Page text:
15 Sep Georgia’s Foreclosure Law Now Requires Lenders to Identify a Person Authorized to Enter into Modification Negotiations
In 2008 the Georgia Legislature passed, and the Governor signed, a change to Georgia’s foreclosure laws that now require all foreclosure notices to include the name, address and telephone number of the individual or entity who has authority to negotiate a loan modification.
The citation for this provision is O.C.G.A. Section 44-14-162.2 and it reads as follows:
(a) Notice of the initiation of proceedings to exercise a power of sale in a mortgage, security deed, or other lien contract shall be given to the debtor by the secured creditor no later than 30 days before the date of the proposed foreclosure. Such notice shall be in writing, shall include the name, address, and telephone number of the individual or entity who shall have full authority to negotiate, amend, and modify all terms of the mortgage with the debtor, and shall be sent by registered or certified mail or statutory overnight delivery, return receipt requested, to the property address or to such other address as the debtor may designate by written notice to the secured creditor. The notice required by this Code section shall be deemed given on the official postmark day or day on which it is received for delivery by a commercial delivery firm. Nothing in this subsection shall be construed to require a secured creditor to negotiate, amend, or modify the terms of a mortgage instrument.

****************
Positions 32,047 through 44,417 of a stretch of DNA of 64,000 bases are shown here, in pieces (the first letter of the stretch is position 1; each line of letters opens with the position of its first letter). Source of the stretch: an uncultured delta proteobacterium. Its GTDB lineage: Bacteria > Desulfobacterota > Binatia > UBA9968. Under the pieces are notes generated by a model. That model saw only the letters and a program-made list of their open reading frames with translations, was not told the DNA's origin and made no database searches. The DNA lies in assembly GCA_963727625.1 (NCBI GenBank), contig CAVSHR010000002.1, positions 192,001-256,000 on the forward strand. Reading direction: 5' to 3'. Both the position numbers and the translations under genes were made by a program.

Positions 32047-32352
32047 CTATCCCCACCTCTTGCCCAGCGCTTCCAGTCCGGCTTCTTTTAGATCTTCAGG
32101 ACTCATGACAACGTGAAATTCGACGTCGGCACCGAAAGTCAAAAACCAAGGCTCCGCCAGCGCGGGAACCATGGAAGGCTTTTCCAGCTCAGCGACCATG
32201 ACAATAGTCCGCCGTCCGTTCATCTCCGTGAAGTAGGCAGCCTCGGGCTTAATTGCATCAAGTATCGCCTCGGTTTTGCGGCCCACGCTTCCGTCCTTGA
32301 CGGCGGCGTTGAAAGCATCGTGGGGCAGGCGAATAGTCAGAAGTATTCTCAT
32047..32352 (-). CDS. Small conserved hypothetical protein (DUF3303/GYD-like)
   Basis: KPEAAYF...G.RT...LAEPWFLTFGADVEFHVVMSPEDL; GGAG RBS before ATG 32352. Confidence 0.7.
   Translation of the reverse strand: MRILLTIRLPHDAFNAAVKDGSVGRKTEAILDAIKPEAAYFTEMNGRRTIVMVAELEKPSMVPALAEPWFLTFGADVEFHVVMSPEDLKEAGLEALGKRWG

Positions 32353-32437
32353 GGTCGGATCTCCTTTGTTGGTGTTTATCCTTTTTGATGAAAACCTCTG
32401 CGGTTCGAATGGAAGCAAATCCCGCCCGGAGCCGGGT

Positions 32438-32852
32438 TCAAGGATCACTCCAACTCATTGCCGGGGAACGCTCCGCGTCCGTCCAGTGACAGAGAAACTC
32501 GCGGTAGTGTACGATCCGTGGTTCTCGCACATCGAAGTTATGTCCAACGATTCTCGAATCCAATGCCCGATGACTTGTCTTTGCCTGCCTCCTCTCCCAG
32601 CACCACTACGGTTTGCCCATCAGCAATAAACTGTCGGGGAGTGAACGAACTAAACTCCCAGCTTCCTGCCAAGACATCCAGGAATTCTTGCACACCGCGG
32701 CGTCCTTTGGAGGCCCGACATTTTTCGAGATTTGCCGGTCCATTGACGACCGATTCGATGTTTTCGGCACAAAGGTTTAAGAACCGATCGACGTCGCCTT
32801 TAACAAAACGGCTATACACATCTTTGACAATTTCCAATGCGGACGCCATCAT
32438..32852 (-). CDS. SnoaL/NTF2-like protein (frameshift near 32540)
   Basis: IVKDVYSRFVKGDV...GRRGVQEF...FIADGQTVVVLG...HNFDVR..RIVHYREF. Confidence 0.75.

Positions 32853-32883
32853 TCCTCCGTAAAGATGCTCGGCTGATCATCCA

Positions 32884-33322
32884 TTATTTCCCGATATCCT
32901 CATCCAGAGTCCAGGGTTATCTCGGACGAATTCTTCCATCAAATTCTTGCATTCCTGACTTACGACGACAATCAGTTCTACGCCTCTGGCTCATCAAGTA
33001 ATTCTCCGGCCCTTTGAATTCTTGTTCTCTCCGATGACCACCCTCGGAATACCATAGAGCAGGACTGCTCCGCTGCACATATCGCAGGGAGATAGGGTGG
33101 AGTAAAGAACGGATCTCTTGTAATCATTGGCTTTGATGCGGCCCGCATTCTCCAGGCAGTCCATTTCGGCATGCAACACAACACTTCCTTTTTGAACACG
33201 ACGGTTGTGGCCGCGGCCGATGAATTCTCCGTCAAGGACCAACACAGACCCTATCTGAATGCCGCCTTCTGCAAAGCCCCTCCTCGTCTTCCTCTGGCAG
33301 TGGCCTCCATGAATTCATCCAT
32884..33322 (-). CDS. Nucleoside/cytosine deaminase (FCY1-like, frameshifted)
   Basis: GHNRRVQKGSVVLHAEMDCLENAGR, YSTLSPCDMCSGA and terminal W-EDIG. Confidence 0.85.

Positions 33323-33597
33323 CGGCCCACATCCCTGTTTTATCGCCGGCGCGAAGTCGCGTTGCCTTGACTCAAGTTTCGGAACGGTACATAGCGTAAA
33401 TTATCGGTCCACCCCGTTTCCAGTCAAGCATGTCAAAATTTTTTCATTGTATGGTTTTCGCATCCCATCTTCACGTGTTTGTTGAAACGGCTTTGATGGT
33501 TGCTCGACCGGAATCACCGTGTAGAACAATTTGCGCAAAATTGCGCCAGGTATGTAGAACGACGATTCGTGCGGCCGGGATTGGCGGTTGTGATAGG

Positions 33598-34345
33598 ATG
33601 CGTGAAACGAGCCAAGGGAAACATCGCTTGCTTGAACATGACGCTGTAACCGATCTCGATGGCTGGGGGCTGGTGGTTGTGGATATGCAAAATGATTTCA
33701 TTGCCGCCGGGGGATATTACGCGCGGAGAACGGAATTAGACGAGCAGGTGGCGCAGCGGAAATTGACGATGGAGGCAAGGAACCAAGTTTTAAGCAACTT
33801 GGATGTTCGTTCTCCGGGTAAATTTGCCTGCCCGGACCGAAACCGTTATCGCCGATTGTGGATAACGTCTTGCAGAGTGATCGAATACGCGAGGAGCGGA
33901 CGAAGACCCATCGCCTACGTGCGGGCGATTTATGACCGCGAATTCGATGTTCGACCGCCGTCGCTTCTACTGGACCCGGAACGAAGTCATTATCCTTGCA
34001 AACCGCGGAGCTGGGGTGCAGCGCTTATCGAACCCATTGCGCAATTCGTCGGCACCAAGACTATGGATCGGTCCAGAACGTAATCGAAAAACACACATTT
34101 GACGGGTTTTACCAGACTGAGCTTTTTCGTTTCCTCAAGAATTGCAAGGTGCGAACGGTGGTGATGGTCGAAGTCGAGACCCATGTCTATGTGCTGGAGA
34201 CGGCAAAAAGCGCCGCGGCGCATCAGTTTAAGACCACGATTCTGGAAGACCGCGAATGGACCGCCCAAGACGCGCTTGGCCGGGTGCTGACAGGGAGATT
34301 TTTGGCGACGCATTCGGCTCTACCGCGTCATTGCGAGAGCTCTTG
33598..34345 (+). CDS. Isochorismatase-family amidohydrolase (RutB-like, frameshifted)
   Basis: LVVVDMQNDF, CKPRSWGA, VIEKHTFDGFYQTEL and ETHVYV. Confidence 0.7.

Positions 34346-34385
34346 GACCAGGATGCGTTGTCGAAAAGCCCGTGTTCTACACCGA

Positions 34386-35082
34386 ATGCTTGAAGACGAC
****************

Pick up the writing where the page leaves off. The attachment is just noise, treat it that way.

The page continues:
(b) The notice required by subsection (a) of this Code section shall be given by mailing or delivering to the debtor a copy of the notice of sale to be submitted to the publisher.
The law is silent as to what obligations, if any, the lender has to negotiate in good faith or to take any action whatsoever other than picking up the phone. It is very possible that the “complaint division” of your mortgage company will have about as much relevance as the complaint department for the local cable TV provider.
It will be interesting to see if any of the foreclosure notices now being issued fail to include this language – presumably that would be grounds to challenge the validity and legality of a foreclosure.
Jonathan Ginsberg, Esq.
Latest posts by Jonathan Ginsberg, Esq. (see all)
- How Cognitive Biases Can Drive You Into Bankruptcy - April 9, 2018
- Are We Seeing a Return to Debtors’ Prisons? - March 6, 2018
- Why Surrendering Your Car or House in a Chapter 13 May Create Unexpected Problems - February 6, 2018
- How Bankruptcy Exemptions Work - November 6, 2017
- Yes You Can Refile Your Chapter 13 Case, But Should You? - September 6, 2017